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Tips to avoid Medicare compliance issues

Doctors' guide to error-free Medicare usage and compliance.

Dr Michael Wright, MBBS, MSc, PhD, FRACGP, GAICD, General Practitioner and Chief Medical Officer, Avant

Wednesday, 12 October 2022

Illustration of green tick

Medicare is complex and it can be difficult keeping up to date with new and changed item numbers. The overwhelming majority of doctors want to do the right thing and bill Medicare appropriately and in accordance with the rules. There are several common errors that can catch practitioners out. Here are our top tips to manage Medicare billings and help avoid compliance issues.

1. Understand the item number

As the provider you are responsible for claims to Medicare made under your provider number. You need to be sure you are applying the correct item numbers and that your consultation with the patient covers the elements required for you to charge that item number.

If you are using checklists or summaries, make sure you also have a process to check and maintain these against the full item descriptor in case of updates. Check with the government email advice service askMBS if you are unsure.

Urgent after-hours item numbers are often an area for confusion. If you are using these numbers it is important to check the requirements of the item number. Make sure your documentation reflects your judgement that the patient did need urgent medical assessment after hours.

2. Keep careful records

Keeping appropriate medical records for all patients is a legal and professional requirement. It is also a legal requirement when you make a Medicare claim for a service that you maintain an adequate and contemporaneous medical record that demonstrates the service was provided.

Inadequate medical records can result in an audit finding that the benefit for those services should not have been paid, and the government will seek repayment of the full amount of the Medicare benefits paid.

To satisfy Medicare requirements your records need to identify the patient and include a separate entry for each attendance by the patient for a service.

Be sure to record enough details that explain why the service was needed, the clinical input you provided and why the particular item number was billed. Very brief notes such as ‘script written’ with no record of presenting complaint or patient history or examination are likely to be questioned.

  • At a minimum, ensure you address:
  • Reason for presentation
  • History
  • Examination
  • Investigations
  • Diagnosis (provisional or final)
  • Management plan
  • Time spent – if the item number has a minimum time component make sure you record the time spent either in the progress notes or in your medical record-keeping system. The time recorded should be the time you and the patient spend in the consultation, not the time the record is open. It is not enough just to select the item number for that consultation length.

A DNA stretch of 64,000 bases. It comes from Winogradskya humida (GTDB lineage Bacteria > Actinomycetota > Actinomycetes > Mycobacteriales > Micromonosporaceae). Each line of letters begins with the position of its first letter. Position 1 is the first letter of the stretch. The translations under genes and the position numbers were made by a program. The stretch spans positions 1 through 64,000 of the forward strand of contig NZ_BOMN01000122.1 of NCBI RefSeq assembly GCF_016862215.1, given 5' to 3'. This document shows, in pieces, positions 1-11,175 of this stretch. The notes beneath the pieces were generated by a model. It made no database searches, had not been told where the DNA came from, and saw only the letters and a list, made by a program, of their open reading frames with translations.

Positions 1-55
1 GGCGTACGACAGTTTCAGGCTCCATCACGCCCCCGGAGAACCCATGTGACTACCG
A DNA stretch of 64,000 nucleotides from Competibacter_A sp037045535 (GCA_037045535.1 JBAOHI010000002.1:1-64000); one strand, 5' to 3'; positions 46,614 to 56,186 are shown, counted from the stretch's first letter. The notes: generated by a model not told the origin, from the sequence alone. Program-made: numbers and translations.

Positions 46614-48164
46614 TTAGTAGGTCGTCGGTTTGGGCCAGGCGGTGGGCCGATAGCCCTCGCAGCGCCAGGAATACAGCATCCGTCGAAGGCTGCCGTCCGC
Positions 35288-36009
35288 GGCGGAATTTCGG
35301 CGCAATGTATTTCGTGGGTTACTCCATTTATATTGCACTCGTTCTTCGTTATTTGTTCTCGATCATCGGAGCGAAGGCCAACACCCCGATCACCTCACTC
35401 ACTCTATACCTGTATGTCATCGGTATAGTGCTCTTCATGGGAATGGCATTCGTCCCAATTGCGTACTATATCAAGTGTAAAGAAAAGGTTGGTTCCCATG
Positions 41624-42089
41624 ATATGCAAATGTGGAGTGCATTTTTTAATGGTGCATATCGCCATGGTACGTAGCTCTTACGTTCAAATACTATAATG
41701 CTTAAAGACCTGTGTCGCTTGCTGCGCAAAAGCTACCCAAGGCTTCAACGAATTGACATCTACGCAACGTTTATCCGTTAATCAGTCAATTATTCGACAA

3. Check all billings made under your provider number

You will be accountable for all services billed under your provider number and you are expected to make the decision about which item numbers to claim.

It can be helpful to have hospital or practice administrative staff submit claims for you but make sure the process allows you to check and approve any claims billed under your number.

If you are concerned that your provider number may have been used to make incorrect claims, contact Avant.

Claims can be audited after you have left your current practice, so keep a copy of all reports of claims submitted under your number for two years in case any are questioned in future.

4. Be confident the service is appropriate

While acknowledging that most providers do the right thing and that most errors are inadvertent, the government has indicated it will identify inappropriate or fraudulent claims.

For example, recent Medicare reviews have focused on item numbers relating to care plans. PSR committees have expressed concerns about practitioners’ unusually high use of care plans, chronic disease management plans and team care arrangements.

It is appropriate to recommend a plan to a patient who you feel will benefit. However, you should not seek to recruit patients to care plans without the appropriate clinical basis. Make sure that any plans you create are clearly tailored to the patient, that they identify the disease, document a baseline assessment or individualised goals, and document patient consent.

5. Keep up to date with peers and ask for feedback

Medicare requires that services billed are clinically relevant. One way to be sure you satisfy this requirement is to keep in touch with peers and ensure your practice is in line with commonly accepted standards.

Medicare reviews check for statistical outliers and anomalies. Being aware of your peers’ practices can help ensure your Medicare billing is consistent, or that you are aware of and can explain any differences. Also ask practice staff to let you know if they think your practice does not align with their expectations or if they think you have made a mistake.

However, as noted above, check the item numbers yourself and don’t rely on hearsay or ‘corridor advice’ as to what you should be billing.


It is crucial to be familiar with and to satisfy the requirements of any item number you bill. Item numbers can change, and there is an ongoing review process through the MBS Continuous Review to ensure the MBS continues to support high-quality care and is up to date. By following the principles of good practice you will be better placed to address any concerns and avoid scrutiny of your billings.

References and further reading

Department of Health - AskMBS Email Advice Service

Avant resources - Medicare: what you need to know

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